Monday, February 29, 2016


February 24, 2016

A post-mortem of the massive supply chain failure of Target Canada – and how it might have been avoided

by Johan van der Merwe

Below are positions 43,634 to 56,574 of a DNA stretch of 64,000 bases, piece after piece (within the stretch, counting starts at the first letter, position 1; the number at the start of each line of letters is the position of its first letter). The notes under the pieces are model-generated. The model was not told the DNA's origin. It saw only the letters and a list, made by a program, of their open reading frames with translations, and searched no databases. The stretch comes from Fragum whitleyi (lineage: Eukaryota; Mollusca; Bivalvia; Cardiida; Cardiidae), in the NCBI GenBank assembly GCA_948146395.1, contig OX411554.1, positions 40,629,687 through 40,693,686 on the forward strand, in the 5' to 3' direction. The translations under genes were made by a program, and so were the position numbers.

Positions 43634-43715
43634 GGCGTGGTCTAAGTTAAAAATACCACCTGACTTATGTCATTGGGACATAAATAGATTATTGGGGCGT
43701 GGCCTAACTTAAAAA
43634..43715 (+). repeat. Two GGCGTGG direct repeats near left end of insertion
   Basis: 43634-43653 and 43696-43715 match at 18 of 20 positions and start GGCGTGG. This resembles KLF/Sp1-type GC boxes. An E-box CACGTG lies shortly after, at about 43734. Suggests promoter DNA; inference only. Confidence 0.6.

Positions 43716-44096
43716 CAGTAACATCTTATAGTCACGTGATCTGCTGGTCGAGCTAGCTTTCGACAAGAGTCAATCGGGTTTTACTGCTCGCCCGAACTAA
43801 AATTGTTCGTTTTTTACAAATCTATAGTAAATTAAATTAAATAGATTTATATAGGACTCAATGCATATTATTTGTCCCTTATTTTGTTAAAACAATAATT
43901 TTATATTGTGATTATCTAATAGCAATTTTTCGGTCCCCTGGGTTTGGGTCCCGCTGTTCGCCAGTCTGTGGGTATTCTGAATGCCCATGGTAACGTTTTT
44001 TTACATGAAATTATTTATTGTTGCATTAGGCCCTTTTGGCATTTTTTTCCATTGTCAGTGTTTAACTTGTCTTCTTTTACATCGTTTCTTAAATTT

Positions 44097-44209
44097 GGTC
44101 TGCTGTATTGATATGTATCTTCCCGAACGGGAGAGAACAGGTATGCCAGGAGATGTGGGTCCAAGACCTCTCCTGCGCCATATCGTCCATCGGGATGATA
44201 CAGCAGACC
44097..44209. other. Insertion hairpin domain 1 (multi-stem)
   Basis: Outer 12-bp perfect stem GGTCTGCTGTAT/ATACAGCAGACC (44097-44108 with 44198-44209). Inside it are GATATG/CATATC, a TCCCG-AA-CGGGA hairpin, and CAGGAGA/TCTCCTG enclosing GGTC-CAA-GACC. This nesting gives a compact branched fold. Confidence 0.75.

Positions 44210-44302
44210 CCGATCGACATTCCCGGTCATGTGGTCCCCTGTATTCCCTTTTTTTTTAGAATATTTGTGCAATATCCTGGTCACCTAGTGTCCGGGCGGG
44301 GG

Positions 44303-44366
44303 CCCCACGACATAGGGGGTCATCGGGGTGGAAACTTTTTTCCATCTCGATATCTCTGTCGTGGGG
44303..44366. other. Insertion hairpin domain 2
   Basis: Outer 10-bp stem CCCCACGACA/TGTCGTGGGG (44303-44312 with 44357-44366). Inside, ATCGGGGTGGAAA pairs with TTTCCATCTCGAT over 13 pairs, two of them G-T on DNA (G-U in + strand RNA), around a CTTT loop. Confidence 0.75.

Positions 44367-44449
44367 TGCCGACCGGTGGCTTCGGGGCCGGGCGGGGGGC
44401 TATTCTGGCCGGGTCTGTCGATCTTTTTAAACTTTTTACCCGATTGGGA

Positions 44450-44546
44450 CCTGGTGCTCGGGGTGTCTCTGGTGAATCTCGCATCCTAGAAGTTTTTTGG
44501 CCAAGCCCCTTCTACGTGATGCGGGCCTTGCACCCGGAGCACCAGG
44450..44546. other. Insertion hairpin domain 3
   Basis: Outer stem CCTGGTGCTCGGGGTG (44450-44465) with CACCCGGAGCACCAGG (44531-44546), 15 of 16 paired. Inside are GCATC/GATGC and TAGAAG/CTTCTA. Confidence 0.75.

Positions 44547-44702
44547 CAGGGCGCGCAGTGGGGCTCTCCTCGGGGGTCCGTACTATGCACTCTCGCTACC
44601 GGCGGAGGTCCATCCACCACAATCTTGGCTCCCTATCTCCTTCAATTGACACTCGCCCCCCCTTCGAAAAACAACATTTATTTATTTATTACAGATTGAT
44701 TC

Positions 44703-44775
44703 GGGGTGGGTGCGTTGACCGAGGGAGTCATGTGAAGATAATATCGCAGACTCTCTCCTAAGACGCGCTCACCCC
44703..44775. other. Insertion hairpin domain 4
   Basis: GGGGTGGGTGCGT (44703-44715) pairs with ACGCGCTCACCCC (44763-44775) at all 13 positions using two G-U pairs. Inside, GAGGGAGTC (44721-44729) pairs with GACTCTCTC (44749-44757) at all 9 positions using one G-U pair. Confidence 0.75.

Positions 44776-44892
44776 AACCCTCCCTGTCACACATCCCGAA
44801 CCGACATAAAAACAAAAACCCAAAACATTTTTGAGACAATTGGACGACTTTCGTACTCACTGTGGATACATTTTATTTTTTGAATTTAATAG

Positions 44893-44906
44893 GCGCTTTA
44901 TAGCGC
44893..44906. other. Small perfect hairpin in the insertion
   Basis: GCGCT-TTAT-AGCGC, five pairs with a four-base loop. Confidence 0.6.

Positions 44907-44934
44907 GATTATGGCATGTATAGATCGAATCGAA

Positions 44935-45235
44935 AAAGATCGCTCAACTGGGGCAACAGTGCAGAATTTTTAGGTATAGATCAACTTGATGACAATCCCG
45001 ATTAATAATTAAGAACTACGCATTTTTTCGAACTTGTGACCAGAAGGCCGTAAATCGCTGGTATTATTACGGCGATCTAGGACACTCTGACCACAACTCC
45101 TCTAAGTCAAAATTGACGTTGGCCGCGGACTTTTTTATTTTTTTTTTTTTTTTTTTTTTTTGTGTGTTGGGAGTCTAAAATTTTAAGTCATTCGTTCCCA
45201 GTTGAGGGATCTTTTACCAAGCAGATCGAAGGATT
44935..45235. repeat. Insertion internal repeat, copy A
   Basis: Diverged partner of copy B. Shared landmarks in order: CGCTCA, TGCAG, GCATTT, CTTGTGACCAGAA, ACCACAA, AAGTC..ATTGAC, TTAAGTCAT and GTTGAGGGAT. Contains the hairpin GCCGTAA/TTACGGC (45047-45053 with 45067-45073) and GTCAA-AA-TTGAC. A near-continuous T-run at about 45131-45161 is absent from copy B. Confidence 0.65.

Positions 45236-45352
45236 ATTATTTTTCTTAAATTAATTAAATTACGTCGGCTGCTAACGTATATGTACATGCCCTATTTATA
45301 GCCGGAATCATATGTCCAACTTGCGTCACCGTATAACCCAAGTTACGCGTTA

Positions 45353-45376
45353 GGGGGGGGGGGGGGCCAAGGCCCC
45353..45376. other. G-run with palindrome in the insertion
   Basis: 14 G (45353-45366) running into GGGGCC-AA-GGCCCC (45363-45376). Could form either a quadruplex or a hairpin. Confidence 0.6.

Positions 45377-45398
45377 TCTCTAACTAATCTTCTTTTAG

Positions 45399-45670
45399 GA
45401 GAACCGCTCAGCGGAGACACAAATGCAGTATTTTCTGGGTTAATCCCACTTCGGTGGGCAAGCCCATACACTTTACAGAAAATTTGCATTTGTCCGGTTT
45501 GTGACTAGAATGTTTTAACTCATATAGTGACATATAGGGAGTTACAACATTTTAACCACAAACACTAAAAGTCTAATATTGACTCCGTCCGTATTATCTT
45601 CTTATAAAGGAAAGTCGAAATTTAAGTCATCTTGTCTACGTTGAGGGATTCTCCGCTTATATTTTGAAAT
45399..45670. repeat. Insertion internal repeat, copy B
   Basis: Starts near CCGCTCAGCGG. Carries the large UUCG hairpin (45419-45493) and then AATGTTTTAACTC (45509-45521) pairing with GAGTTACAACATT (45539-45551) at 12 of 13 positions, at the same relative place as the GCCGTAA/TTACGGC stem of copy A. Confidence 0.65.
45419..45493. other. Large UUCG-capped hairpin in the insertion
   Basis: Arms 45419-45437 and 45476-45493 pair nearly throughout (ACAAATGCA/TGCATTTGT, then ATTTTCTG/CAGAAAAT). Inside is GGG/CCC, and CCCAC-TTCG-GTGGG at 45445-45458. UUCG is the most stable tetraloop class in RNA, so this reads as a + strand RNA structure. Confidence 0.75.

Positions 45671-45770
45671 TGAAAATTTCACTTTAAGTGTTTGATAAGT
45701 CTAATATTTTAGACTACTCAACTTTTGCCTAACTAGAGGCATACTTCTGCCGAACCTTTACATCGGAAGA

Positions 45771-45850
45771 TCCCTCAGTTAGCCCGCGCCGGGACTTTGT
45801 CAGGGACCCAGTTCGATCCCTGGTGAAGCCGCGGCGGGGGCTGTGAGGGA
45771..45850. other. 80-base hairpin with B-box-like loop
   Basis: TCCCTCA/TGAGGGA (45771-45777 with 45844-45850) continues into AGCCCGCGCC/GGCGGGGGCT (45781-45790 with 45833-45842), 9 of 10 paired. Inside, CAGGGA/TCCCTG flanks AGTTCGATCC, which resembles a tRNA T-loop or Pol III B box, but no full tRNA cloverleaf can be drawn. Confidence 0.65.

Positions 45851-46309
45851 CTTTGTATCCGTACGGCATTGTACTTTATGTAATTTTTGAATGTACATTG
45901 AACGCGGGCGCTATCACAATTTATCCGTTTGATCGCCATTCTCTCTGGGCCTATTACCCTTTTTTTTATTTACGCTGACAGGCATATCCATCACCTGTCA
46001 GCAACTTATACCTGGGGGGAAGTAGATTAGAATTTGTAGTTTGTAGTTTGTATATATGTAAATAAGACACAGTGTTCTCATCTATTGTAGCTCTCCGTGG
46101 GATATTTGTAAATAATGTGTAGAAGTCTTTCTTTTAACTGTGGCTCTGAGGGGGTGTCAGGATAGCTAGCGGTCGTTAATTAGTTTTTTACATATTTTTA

Imagine empty shelves. Not totally bare, but with missing products here and there, accentuating the emptiness. Take a moment to imagine walking into a brand new store on its opening day – a store that has been heavily advertised for months – and finding empty shelves everywhere. Now take a moment to imagine you’re a corporate executive responsible for this, and imagine that feeling in the pit of your stomach when your customers start complaining about this on social media with messages like “How can I or anyone purchase if there is nothing left for me to buy?”. This was the unenviable position that Target Canada found itself in upon its not-so-grand opening in 2013. This story is unfortunately not one of redemption – Target Canada filed for bankruptcy protection in January 2015 and ended up shuttering all of the 133 stores it had opened by April that year. Its foray into Canada ended up costing Target, one of the US’s largest retail giants, about $7 billion according to Canadian Business (you can read their full analysis of the collapse here). There are many reasons why Target Canada failed, but this analysis is only about one of them: A problem that could have been avoided, and, if it had been, could possibly have saved Target’s Canadian venture. This failure comes down to one key question that every retailer hopes never to have to answer: Why were there empty shelves? Embed from Getty Images Between a rock and a hard place Target had reliable software running their retail supply chain in the US. This software was used to manage product orders from vendors, to monitor the transportation of products between the distribution warehouses and the Target stores, and to ensure that deliveries were made on time. This custom software was built internally and refined over time, helping Target grow into a $70 billion business at the time of the Canadian expansion. The problem with this proprietary software was that it was not set up to deal with any country outside the US. For example, it would have to be customized to work with the Canadian dollar, and even just to accept French language characters. It was a behemoth. Adapting it to the Canadian market would not be quick, and Target’s timeline in Canada was tight – very tight. This was the rock. The hard place was the other option – implementing existing third-party software. This software could be implemented faster for the Canadian market, but no one at Target had any experience with any third-party Enterprise Resource Planning (ERP) software. Target leaned towards the hard place and chose SAP, software that’s notoriously difficult to implement and to learn to use effectively – so much so that there’s a veritable cottage industry of SAP consultants that exist solely for the sake of helping companies implement and use SAP. Target Canada even hired a large consultancy, Accenture, to help speed up the process. But SAP is a lumbering giant, and the global retail world is filled with stories about the difficulties that companies have faced in integrating it, and the time it takes – the better part of a decade in some cases. Target Canada decided to integrate SAP within two years, the rationale being that it didn’t have any legacy data that needed to be ported, so it could start fresh. This is where the empty shelves began. SAP, a product which dates back to the 1970s, is big. Very big. And because of its size and complexity, it isn’t what we call ‘agile’. In other words, it doesn’t have the ability to adapt at short notice to changing conditions and processes. Changes inevitably arise with short timetables and new systems. Combined with the associated learning curve, the SAP implementation did not bode well. A high wire act with no net The problems foreshadowed by the tight timetable and SAP integration began in 2012, a year before the proposed opening. Some products from overseas weren’t fitting into shipping containers, thereby delaying shipments, and somehow products that did make it to Target’s new Canadian distribution centres could not be processed, or didn’t fit where they were supposed to go on store shelves. A series of “that’s not supposed to happen” problems quickly turned into a full-blown crisis. The reason was bad data. For each product that was stocked by Target, multiple information fields about that product – dozens, potentially – had to be entered into the company’s ERP software. For 75,000 products. On a very tight timetable. The data was riddled with mistakes. Incorrect information, missing fields, typos. Later estimates had it that only 30% of the product data at the time was accurate. The result was supply chain problems that took months to correct, and even then continued to haunt the new Canadian stores. How did it get so bad? The answer is that there were no measures in place to catch the bad data as it was forming – there was no safety net. SAP didn’t catch the problem because Target hadn’t built in the systems needed to flag potentially erroneous entries at that point. As a result, bad data was being rapidly added to the database, unchecked. The crisis was such that Target opted to shut down the entire merchandising division so that the merchandising team could manually go over every single line of data for every single product in order to ensure accuracy. They saw no other way to address this problem. The knock-on effect was empty shelves in stores, while products were piling up at distribution centres and warehouses. This became such a problem that Target Canada had to ironically resort to renting extra space to cope with the overflow at the distribution level. Meanwhile, the problems at distribution centres were causing chaos in the stores themselves. Many stores ended up with too much of one product and too little of another. Famously, at one point, Target Canada printed a flyer in which almost every item on its cover was out of stock. The problems were eventually fixed, and, slowly, the supply chain began functioning as it should. But by then the scale of the losses and the underestimation of supply and overestimation of demand were being fully realized. With Target Canada projected to only start turning a profit six years later, in 2021, Target made the decision to cut its losses and close up shop. Embed from Getty Images Lessons for retailers Target made a number of strategic missteps in laying the foundation of their supply chain in Canada. Here’s what you need to do to avoid making the same mistakes. 1. Use supply chain software that meets your schedule Target was on a very tight schedule to get its Canadian operations up and running. Switching to a system like SAP was simply strategically incompatible with their tight deadlines. One thing they could have done to mitigate this was to use additional software in conjunction with SAP. For example, JourneyApps can create mobile apps that facilitate accurate data entry and validation – all of which can integrate with SAP. 2. Use an agile solution Giant, legacy software takes a long time to implement, and once implemented is very difficult to change. This is simply incompatible with how many businesses operate today – especially those looking to break into new markets. Modern software, like the bespoke retail and supply chain apps that JourneyApps creates, is designed to be agile. It’s designed to take account of changing needs depending on usage, and changes can be made quickly and easily to meet those needs. 3. Ensure there’s a data quality safety net from Day 1 Supply chain management relies on data to function, and because so much of the process is now automated, the quality of that data is paramount. Target Canada is, if nothing else, a very scary story about what happens when bad data meets a complicated supply chain. Every app JourneyApps creates for our clients is consciously designed with data validation in mind. It’s implemented at the beginning as part of the complete solution our clients receive, and it’s designed for each of their specific needs. In the end, Target Canada failed for many reasons, not just because of supply chain problems. There was the initial real estate deal that necessitated the incredibly tight timeline. There was the implementation of incredibly complex software that no one had ever used before. There were the inexperienced people they hired to input product data. There were numerous missteps and mistakes along the way. There was the sheer scale of the project. Target Canada exists most importantly now as a cautionary tale. - See more at: